By: Dave Tell
The William Winter Institute for Racial Reconciliation at the University of Mississippi has played a major role in Emmett Till commemoration in the twenty-first century.
The Institute was established by former Ole’ Miss Chancellor Robert Khayat in August of 1999. In March of the previous year, President Clinton’s Initiative on Race held an event on the Ole’ Miss campus. The event was headlined by an address from Duke University’s Dr. John Hope Franklin and it was an unblemished success. It was the only such event held in the South, the President’s Advisory Board lauded it as the best event of the entire year, and it was the first time that racial matters at Ole’ Miss received flattering treatment in the New York Times. The creation of the William Winter Institute for Racial Reconciliation was Chancellor Khayat’s attempt to conserve and make permanent the momentum for racial justice created by President Clinton’s event.
Since August of 1999, one of the pillars of the Institute’s work has been crafting public apologies, or what Institute Director Susan Glisson calls “rituals of atonement.” Glisson was instrumental in convincing Chancellor Khayat to apologize for the treatment of James Meredith, she helped the town of Newton apologize to the family of Medgar Evers, and she was integral to the work of citizens in Philadelphia, Mississippi when they crafted a call for justice regarding the then-unpunished murders three civil rights activists in 1964.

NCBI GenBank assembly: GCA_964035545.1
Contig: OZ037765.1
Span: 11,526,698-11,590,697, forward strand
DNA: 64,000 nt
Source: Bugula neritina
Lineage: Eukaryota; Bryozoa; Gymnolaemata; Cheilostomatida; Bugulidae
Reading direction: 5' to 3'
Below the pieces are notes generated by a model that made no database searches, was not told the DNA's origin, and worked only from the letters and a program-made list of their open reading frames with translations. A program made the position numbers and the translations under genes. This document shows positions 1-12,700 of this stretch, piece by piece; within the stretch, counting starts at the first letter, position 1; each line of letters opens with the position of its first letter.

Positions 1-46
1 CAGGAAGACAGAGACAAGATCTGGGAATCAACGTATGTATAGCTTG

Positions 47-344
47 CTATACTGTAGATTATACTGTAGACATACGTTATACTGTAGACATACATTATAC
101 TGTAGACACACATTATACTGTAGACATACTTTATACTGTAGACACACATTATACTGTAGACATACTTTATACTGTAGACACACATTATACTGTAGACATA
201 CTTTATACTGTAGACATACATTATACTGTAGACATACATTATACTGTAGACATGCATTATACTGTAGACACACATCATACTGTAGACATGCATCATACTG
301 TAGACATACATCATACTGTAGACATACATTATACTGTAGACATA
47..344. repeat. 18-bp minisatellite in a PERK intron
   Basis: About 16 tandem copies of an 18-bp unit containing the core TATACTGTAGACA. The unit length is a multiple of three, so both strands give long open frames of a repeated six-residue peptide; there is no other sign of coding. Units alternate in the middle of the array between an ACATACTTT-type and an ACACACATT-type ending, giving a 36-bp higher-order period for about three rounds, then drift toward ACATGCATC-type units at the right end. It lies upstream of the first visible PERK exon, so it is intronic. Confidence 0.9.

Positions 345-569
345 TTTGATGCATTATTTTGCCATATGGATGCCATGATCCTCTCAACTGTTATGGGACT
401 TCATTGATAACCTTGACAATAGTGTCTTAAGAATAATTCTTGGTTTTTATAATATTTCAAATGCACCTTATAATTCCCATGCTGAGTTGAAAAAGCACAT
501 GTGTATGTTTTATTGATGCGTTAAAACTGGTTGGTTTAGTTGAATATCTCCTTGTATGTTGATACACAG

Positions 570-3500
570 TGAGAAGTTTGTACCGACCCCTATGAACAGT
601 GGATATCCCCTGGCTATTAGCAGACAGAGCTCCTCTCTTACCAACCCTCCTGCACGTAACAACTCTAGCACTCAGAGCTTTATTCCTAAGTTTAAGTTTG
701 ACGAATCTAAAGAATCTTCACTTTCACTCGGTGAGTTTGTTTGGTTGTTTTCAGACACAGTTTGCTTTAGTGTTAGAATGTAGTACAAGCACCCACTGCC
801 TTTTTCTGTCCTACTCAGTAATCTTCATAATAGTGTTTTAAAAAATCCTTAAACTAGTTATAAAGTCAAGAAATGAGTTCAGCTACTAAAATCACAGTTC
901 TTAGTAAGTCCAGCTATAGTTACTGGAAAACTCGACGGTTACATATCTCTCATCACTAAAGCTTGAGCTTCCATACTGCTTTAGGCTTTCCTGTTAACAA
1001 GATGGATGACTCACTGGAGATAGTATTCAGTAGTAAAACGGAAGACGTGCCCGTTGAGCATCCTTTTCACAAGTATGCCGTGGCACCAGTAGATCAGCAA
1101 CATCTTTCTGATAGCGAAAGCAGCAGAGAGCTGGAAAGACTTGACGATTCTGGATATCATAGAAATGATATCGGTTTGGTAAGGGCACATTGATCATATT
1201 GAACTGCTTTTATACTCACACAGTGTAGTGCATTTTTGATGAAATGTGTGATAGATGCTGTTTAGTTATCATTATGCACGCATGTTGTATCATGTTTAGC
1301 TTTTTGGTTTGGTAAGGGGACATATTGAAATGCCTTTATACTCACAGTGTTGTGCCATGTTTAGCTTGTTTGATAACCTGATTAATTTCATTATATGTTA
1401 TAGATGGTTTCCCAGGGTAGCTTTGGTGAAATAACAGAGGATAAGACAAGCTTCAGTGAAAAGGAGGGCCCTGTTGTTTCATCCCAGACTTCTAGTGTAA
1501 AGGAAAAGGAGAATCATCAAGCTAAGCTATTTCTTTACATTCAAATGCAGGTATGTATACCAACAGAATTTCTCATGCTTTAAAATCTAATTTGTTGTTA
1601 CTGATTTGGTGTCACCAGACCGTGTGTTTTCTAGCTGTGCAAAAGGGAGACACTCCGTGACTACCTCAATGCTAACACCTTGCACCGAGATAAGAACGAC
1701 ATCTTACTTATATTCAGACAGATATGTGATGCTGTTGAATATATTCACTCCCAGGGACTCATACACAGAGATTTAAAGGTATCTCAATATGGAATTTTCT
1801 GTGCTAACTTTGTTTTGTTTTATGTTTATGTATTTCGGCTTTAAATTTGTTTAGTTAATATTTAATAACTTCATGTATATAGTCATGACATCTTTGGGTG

It was Glisson’s work in Philadelphia that first caught Jerome Little’s attention. He admired what she had been able to accomplish there, and asked her if she would provide formal guidance for the Emmett Till Memorial Commission (ETMC). Unsurprisingly, one of the ETMC’s first moves under her leadership was to craft its own “ritual of atonement.” By May of 2007, Glisson had drafted a strongly worded, seven-paragraph statement. Her draft stirred controversy on the ETMC. Near the end of the statement, it “apologized” for the murder of Emmett Till. This rubbed one member of the ETMC the wrong way. Why should the ETMC apologize, he reasoned, for an event in which none of its members participated. In the end, the word “apologize” was replaced and every member of the ETMC signed the document. ETMC co-chairs Betty Pearson and Robert Grayson read the statement at a well-publicized event on Sumner Square on October 2, 2007. It concluded:
“We the citizens of Tallahatchie County recognize that the Emmett Till case was a terrible miscarriage of justice. We state candidly and with deep regret the failure to effectively pursue justice. We wish to say to the family of Emmett Till that we are profoundly sorry for what was done in this community to your loved one.”
In recent years, Glisson’s direct involvement with the ETMC has waned. But her imprint (and that of the William Winter Institute) on the memory of Emmett Till has been profound. Without her involvement, the ETMC would have likely never have issued a “ritual of atonement” and the Till family, which traveled to Mississippi from Chicago to hear the statement read in person, would never have had a chance to say, in the words of Till cousin Simeon Wright, “I accept your apology. . . We want to thank you all for what you are doing here.”